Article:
Talking Movies

November 4, 2010

Let the Right Script In

If you haven’t seen Let the Right One In now would be a good time to stop reading as I’m about to do a spoiler-tastic comparison between it and the American version Let Me In.

I was whelmed last year by Let the Right One In, not least because I went to it many weeks after its release having read nothing but ridiculous praise for it. Most of those reviews were littered with condemnations of Twilight mixed in with praises of how this movie was Art, unlike, say, Twilight. The trouble was that many of these hyperbolic notices had confused glacial pacing with artistic substance, and vacuous ambiguity with intellectual integrity. I was thus intrigued when I heard Cloverfield director Matt Reeves was to write/direct an American version. Could he fix the problems? The answer is yes, apart from the pacing. It turns out that glacial pacing is structurally embedded because of the way Lindqvist unfurls his story. It’s at this point I should state that I still haven’t read the book so I’m basing my assumption that this is Lindqvist’s modus operandi on his screenplay adaptation for the Swedish version. Reeves’ version is thus slow-paced but considerably better at generating suspense, with one scene where the detective hunts Abby becoming unbearably tense, courtesy of a violin crescendo by LOST composer Michael Giacchino.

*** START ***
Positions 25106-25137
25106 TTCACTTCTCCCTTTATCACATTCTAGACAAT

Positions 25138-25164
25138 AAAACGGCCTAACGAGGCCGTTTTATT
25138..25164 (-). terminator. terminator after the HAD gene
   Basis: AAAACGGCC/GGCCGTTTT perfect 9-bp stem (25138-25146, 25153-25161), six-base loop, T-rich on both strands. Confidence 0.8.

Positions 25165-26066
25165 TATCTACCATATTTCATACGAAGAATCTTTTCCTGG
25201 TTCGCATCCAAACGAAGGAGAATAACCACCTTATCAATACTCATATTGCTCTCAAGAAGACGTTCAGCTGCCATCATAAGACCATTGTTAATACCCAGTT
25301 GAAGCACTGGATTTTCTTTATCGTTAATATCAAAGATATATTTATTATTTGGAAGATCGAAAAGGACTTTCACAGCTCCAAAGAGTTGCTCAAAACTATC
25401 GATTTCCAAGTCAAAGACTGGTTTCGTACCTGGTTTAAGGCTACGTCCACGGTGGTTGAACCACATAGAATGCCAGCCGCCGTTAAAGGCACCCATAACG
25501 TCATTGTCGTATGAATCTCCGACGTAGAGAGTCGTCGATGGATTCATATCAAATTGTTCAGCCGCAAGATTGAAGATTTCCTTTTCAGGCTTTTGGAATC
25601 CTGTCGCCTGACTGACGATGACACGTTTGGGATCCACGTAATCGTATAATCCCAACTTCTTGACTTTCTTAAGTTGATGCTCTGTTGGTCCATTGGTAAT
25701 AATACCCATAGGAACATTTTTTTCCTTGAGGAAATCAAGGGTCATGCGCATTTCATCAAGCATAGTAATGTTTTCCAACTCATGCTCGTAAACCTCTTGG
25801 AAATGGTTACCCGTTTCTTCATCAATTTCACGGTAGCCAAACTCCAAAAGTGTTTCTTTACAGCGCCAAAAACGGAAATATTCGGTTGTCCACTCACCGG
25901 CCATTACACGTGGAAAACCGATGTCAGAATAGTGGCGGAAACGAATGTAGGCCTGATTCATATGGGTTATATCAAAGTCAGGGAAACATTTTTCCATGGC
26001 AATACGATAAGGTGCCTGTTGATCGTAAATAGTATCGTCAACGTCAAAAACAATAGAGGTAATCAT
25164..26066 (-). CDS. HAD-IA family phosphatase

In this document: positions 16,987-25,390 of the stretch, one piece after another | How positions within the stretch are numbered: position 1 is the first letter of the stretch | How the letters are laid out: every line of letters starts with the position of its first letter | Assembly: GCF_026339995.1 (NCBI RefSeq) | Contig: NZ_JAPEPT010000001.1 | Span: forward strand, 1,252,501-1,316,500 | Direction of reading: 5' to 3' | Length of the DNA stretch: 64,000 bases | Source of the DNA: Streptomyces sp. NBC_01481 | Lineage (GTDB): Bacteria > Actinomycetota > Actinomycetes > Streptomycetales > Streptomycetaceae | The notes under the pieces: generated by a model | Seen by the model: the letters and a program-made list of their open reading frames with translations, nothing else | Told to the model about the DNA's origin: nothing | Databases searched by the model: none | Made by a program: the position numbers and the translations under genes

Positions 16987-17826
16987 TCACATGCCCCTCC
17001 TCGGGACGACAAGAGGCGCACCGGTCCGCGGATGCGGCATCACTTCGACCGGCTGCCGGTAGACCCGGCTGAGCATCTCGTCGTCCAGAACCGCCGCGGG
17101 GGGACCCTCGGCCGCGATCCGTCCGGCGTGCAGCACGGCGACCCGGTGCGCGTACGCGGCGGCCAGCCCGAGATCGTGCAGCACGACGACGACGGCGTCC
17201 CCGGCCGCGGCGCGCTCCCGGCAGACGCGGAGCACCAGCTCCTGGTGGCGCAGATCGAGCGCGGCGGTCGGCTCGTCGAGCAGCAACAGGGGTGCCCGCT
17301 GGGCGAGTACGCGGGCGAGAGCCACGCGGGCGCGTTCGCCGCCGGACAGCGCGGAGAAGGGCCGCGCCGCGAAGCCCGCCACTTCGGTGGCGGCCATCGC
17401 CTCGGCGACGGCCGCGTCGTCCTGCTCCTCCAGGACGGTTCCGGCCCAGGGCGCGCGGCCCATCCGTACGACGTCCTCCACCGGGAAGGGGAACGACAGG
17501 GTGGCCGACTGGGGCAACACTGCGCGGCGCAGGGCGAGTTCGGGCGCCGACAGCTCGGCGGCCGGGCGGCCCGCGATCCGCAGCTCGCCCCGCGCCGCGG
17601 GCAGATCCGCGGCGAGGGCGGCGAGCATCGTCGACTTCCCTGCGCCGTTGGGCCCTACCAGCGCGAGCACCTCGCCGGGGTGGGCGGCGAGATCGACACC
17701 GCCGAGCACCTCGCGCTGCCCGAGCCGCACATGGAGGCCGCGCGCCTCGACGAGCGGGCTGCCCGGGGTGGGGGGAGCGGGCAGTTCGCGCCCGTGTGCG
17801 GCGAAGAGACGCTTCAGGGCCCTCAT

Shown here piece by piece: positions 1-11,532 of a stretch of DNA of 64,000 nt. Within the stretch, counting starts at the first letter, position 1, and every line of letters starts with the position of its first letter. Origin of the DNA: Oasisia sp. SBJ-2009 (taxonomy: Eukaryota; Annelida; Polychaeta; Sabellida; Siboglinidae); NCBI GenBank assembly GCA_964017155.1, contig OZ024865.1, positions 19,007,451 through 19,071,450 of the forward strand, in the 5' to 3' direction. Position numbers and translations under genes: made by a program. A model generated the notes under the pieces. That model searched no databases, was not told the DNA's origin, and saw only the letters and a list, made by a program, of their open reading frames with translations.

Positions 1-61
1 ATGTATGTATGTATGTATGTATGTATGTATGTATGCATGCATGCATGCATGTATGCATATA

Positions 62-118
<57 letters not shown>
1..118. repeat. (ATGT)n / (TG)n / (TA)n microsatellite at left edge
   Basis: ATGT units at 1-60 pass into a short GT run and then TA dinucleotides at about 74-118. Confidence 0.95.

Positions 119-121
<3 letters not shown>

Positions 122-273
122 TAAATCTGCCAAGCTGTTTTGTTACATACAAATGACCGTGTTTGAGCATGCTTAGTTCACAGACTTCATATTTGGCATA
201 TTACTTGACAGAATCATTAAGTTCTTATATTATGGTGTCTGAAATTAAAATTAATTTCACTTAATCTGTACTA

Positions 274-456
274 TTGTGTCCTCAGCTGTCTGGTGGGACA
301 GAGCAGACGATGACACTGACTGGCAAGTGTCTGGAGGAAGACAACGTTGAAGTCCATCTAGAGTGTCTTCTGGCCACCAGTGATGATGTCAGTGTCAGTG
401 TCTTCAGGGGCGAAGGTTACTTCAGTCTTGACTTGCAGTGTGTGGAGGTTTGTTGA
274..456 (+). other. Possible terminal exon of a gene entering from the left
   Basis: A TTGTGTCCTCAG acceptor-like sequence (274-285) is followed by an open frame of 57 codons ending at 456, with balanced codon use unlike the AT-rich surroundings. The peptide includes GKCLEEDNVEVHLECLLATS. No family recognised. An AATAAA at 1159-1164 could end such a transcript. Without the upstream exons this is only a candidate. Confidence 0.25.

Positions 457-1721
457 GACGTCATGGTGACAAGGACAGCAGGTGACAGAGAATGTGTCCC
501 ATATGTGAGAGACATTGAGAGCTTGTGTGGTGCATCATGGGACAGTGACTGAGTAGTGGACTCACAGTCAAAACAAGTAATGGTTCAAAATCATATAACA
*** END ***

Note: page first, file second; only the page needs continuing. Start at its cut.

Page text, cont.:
Reeves’ opening disrupts clichés about Hollywood simplification by upending the straightforward chronology of the Swedish version in favour of a film-noir style opening which renders the first half of the film an extended flashback. His sustained long-shot of an ambulance and cop-cars roaring down a snowy road in New Mexico leads to interior shots of an unseen criminal with acid burns being taken to hospital where Elias Koteas’ detective tries to interrogate him. The manhunt by this cop is one of the huge changes of this version and it injects considerable momentum. Also interesting is how the Familiar’s melted face is never seen during this lengthy pre-credits opening sequence. Reeves replaces utter ambiguity with clarity for his own purposes, but substitutes an off-focus camera style when it’s needed; for instance Owen’s isolation is rendered by having his mother’s face never being glimpsed while his father is a mere voice on the phone. I criticised the Swedish film for having utterly pointless scenes. One of the most epically purposeless was the scene where the boy visits his father and his father’s friend/boyfriend, here replaced by a short to the point phone-call. Reeves also dispatches with an entire sub-plot with the female neighbour who accidentally gets turned by Abby. That awful padding led to unintentionally hilarious scenes as she burst into flames in the hospital when a nurse opened the curtain, after being attacked by preposterously bad CGI cats. Reeves simply has her attacked by Abby and then kills her in the hospital scene after a gory moment that stifles any laughter at her subsequent conflagration.